A 40-year-old woman with diabetes comes to the clinic with blood sugars in the 400s because she ran out of insulin a few weeks ago. She appears poorly groomed and has nicotine stains on her fingertips. Excoriated lesions (Figure 250-1) are noted on her forearms and face. She reports no itching at this moment, but when asked confirms that she regularly smokes methamphetamine. The diagnosis of her skin condition is meth mites. She acknowledges that she picks at her skin when she is high on meth. The physician asks her if she wants help to get off the meth so she can care for her health and well-being. She breaks down in tears and says that her craving for meth is very strong, but she is willing to try something because she knows the meth is ruining her body and life.
A 40-year-old woman with sores on her arm caused by picking at her skin while using methamphetamine. Also called meth mites, although there are no mites. (Reproduced with permission from Andrew Schechtman, MD.)
Methamphetamine is a powerfully addictive stimulant that can be smoked, snorted, or injected. This drug can be produced using common household products and pseudoephedrine. Methamphetamine is similar chemically to other stimulants, contains many adulterants, and is manufactured illegally.1 There is a worldwide epidemic of methamphetamine abuse and addiction.
Meth, crank (powder), ice (crystal meth), croak (with cocaine), shabu (with cocaine), twisters (with crack), speed kills, crystal, and yaba (oral tablets).2
Worldwide, compared to other drugs of abuse, only marijuana is used more often than amphetamine/methamphetamine.1-3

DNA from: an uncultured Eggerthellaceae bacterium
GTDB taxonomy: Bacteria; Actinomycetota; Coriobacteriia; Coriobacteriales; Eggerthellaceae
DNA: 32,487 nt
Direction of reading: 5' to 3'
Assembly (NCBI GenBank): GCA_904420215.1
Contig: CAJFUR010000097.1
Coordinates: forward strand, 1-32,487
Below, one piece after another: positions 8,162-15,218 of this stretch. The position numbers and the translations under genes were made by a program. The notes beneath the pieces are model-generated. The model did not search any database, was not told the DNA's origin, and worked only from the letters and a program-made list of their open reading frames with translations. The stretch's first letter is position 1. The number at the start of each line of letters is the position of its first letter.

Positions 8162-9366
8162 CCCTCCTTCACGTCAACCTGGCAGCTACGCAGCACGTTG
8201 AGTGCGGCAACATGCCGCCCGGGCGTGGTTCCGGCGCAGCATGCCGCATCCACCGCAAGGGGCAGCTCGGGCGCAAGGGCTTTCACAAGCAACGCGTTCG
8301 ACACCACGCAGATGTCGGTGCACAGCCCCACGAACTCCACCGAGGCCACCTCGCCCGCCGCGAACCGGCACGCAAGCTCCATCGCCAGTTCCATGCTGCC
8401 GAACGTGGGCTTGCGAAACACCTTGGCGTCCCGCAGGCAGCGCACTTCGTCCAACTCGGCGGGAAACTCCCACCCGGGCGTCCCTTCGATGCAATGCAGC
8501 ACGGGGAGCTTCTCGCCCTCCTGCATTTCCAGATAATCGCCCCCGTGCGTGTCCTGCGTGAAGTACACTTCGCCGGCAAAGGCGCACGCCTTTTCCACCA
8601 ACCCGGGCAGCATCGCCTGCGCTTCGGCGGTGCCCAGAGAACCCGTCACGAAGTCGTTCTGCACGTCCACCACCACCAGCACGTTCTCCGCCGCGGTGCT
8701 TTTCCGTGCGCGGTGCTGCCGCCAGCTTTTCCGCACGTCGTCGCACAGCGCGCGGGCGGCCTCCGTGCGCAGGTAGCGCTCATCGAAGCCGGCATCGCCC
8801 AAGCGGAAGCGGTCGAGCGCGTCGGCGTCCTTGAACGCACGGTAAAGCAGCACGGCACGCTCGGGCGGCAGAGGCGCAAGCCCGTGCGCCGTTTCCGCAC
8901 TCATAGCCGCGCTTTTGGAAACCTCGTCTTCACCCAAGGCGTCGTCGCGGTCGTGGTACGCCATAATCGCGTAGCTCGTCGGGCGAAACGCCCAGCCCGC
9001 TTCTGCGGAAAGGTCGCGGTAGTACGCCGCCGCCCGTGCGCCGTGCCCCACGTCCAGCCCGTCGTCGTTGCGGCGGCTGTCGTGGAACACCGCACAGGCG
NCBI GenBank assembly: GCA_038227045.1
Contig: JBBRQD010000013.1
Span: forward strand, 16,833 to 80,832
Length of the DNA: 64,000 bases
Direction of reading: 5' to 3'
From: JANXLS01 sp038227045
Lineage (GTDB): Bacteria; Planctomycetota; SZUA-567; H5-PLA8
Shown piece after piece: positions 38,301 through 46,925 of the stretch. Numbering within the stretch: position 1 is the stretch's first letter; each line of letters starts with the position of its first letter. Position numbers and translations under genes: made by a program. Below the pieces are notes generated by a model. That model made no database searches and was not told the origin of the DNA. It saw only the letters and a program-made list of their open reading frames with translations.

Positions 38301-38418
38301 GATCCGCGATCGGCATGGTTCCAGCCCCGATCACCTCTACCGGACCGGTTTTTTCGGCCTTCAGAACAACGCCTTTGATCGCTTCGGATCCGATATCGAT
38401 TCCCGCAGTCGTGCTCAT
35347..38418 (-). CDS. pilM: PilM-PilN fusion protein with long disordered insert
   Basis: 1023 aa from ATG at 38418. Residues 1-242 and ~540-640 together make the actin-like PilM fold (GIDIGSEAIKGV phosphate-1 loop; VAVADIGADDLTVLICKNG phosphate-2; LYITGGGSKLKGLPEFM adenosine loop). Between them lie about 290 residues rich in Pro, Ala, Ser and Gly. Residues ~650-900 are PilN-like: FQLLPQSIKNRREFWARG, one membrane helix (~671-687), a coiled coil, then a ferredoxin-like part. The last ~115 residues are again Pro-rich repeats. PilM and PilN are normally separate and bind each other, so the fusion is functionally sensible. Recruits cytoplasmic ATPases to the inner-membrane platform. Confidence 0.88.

According to the 2015 report of the United Nations Office on Drugs and Crime, between 14 and 55 million people worldwide are estimated to use amphetamines/methamphetamines, and ages varies between 15 and 64.2
The lifetime prevalence ("ever-used") rate for methamphetamine was 1.2%, 0.7%, 0.6% for 12th, 10th, and 8th graders respectively, in the 2016 Monitoring the Future study, which surveys 45,500 students in 8th, 10th, and 12th grades in 372 schools nationwide annually.3 In 2014, an estimated 569,000 people age 12 and older were meth users. These statistics were similar to previous trends for most years in between 2002 and 2014.4
Stimulants (methamphetamine and amphetamine) accounted for 12.8% of nationwide emergency department visits involving use of illicit drugs in 2011, with the highest incidence in those from 18 to 44 years old.5 The number of emergency room visits increased 71% from 2009 to 2011.5 Net numbers of emergency room visits involving methamphetamines were 67,954 in 2007 and 102,961 in 2011, with congruent patterns for males and females.6
Methamphetamine use is associated with white, Native ...